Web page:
A cacophony of squeaks, clicks and whistles erupts from the frigid waters of Cunningham Inlet in the Canadian Arctic. Though reminiscent of squeaky bath toys, these squeakers are very much alive. Swimming at the surface are hundreds of icy-white beluga whale mothers, their small grey calves hugging their sides.

Nicknamed "canaries of the sea" by early whalers, belugas' squeaks and squawks are critical to their survival. It's their main form of communication, as they live in a habitat that is nearly pitch-black for half of every year. "They are navigating under ice, in dark waters, so they are completely reliant on sound," says Valeria Vergara of the Vancouver Aquarium in British Columbia.

Their communication system is startlingly complex, and scientists like Vergara are beginning to unravel how it works. They can now eavesdrop on the belugas, revealing clues to what they are saying. But looming over all this is the threat posed by noisy humans, with our ships and the banging air guns we use to search for oil and gas. The question now is, will the belugas still be able to talk to each other when their homes are drowned in man-made sound?

Among whales, belugas are one of the most vocal. A group of belugas makes a noise a bit like a crowd of children shouting in the distance.

If you get close enough to hear individual calls, you will realise that they make a variety of strange sounds. Beluga calls variously resemble a cork being prized from a bottle or a creaking door, along with sounds described as clicks, squeaks, chirps, bleats, moans, groans, and whistles. In 2012, scientists reported that a captive beluga had learned to make what sounded like garbled human speech, presumably in an attempt to mimic its human neighbours.

Belugas can wiggle their melon

It's not just about communication: belugas also used sound for navigation. "Sound to them is like eyes to us," says Vergara. Like other toothed whales and many bats, they use echolocation: they make a rapid string of clicks that bounce back from the environment, and interpret the echoes to identify objects such as food.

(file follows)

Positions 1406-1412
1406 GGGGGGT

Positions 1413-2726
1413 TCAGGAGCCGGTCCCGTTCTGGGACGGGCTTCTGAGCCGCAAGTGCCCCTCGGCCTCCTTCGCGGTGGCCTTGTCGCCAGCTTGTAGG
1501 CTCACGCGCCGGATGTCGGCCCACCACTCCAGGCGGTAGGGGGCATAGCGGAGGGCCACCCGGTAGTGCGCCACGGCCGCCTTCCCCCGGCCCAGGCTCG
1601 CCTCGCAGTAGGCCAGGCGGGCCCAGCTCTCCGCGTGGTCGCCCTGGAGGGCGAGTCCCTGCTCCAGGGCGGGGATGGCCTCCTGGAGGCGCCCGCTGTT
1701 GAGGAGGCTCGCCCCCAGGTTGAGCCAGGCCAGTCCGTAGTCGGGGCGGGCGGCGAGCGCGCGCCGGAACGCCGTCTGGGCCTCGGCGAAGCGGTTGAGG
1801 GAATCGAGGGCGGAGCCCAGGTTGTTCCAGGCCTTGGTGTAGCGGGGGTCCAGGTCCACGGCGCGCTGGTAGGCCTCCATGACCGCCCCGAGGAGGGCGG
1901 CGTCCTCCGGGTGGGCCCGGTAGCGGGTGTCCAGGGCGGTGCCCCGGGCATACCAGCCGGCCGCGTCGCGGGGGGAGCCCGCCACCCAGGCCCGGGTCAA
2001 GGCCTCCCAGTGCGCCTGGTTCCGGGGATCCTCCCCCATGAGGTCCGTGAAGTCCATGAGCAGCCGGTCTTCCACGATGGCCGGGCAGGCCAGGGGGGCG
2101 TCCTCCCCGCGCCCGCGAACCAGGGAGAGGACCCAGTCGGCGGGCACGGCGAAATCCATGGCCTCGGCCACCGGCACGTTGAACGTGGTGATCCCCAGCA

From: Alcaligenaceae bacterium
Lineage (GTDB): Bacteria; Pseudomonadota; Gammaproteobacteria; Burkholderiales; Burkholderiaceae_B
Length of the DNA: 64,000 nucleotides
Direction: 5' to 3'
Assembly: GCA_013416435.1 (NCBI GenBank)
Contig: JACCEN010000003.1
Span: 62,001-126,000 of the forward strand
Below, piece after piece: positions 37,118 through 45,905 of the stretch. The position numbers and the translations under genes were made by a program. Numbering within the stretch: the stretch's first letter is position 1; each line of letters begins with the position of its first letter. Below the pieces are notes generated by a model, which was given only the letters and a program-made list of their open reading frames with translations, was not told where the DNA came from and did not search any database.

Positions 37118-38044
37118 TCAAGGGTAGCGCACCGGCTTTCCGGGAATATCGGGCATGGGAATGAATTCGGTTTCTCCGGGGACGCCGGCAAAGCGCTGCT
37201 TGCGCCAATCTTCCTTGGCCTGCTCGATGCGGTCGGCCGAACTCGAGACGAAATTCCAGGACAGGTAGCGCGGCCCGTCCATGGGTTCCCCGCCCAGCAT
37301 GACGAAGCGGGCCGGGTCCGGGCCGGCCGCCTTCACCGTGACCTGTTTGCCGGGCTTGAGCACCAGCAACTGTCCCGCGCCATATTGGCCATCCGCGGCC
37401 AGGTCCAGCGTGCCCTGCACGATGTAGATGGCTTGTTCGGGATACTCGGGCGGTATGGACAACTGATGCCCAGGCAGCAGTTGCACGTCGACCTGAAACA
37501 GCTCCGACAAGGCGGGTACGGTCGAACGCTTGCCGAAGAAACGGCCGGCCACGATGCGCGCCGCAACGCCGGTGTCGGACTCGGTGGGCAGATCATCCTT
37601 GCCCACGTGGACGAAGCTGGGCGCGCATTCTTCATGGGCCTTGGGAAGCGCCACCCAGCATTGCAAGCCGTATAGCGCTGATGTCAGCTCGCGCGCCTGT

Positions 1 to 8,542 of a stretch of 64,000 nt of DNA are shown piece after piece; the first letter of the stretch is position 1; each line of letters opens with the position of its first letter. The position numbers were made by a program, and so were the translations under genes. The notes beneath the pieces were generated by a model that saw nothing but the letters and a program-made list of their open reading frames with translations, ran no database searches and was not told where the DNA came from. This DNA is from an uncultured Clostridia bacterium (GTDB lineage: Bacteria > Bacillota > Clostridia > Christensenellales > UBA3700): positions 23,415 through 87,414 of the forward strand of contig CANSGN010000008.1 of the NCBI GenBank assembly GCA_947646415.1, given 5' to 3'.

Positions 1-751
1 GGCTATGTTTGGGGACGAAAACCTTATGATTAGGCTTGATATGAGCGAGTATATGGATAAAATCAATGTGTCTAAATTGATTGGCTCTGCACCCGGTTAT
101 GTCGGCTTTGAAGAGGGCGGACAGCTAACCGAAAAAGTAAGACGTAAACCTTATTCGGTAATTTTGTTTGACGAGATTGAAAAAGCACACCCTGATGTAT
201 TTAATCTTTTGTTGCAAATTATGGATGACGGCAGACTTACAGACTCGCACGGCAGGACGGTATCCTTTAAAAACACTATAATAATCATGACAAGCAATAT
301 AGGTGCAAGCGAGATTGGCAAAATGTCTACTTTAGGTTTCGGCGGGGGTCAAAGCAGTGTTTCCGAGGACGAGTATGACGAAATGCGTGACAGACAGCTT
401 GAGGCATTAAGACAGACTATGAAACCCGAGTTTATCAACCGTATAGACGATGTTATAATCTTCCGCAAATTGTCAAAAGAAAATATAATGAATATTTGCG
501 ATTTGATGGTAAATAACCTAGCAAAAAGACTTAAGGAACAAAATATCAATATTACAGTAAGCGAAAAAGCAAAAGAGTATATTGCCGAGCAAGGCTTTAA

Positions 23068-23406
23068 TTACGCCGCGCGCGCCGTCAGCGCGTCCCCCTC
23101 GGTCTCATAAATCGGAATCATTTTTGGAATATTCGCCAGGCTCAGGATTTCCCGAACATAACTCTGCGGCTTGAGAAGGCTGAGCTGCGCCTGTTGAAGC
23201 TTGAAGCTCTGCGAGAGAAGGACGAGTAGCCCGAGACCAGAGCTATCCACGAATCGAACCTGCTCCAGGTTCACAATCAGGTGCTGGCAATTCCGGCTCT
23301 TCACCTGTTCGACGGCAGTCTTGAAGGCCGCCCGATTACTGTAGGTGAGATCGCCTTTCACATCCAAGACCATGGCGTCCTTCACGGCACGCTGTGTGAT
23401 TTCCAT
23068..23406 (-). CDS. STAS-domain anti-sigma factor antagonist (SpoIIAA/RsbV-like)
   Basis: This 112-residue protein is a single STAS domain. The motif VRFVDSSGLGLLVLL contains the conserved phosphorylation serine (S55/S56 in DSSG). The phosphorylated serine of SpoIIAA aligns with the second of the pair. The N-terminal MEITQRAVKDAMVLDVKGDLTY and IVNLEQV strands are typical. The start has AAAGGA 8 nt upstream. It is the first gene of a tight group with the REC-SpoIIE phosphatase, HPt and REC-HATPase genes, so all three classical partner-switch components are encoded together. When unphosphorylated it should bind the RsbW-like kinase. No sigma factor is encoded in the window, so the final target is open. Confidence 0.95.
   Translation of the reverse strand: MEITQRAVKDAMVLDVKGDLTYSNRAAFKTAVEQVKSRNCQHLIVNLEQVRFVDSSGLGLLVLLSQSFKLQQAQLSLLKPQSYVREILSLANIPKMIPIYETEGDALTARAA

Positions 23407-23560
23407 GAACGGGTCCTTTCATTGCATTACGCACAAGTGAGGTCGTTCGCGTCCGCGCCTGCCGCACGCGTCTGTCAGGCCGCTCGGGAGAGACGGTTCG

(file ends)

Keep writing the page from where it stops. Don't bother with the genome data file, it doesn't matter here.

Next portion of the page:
Belugas make all these sounds despite having no vocal cords. Instead they "speak" through nasal sacs near their blowhole. In essence, they talk through their noses.

They can also carefully direct their sounds, using a fatty deposit called a melon located between a beluga's blowhole and snout, on its "forehead". Unusually, belugas can wiggle their melon – yes, really – and this may help them fire sounds in specific directions.

To find out how beluga communication works, Vergara spent five weeks in the summer of 2014 in a leaky yurt perched on the edge of a cliff next to Cunningham Inlet. About 2000 beluga mothers and calves spend their summers there each year. Vergara found that they form kindergarten groups, with 10 to 15 young calves playing and socialising under the care of a few watchful adults. They all talk non-stop.

The youngsters must learn from their elders

It is not just the mothers that take care of the calves. They get lots of help from "allomothers"; a community of sisters, cousins, aunts, and grandmothers. Many of these females start producing milk when another female's new baby is born, even if they themselves have no nursing infant. So baby belugas have a veritable buffet of milk at their disposal.

Vergara's work suggests that baby belugas may learn to call in the same way human babies do. "Baby belugas are not born knowing this beluga repertoire of sounds, just as we're not born knowing how to speak," says Vergara. The youngsters must learn from their elders.

What's more, it seems they learn in a similar way to human babies.

Vergara started by focusing on captive animals at the Vancouver Aquarium before testing her findings in the wild. Her research revealed that belugas make barely audible sounds within an hour of being born. The babies start making simple whistles within a few weeks.

It takes babies one to two years to develop perfect renditions of the contact calls

But as well as whistling, Vergara discovered that mothers and babies also use another kind of call, from soon after birth. It sounds a bit like running a finger rapidly along a plastic comb, and Vergara thinks it is a way of keeping in contact. In effect, mothers are saying "hello, I'm here, where are you?" and their babies are replying, "I'm here, I'm here" or "Mommy, come over".

Baby beluga vocal repertoire starts out simple and becomes more complex and varied over time. It takes babies one to two years to develop perfect renditions of the contact calls, Vergara has discovered.

In this, young belugas are similar to human babies, who babble and make rudimentary attempts at word segments before being able to fully form words, and then sentences.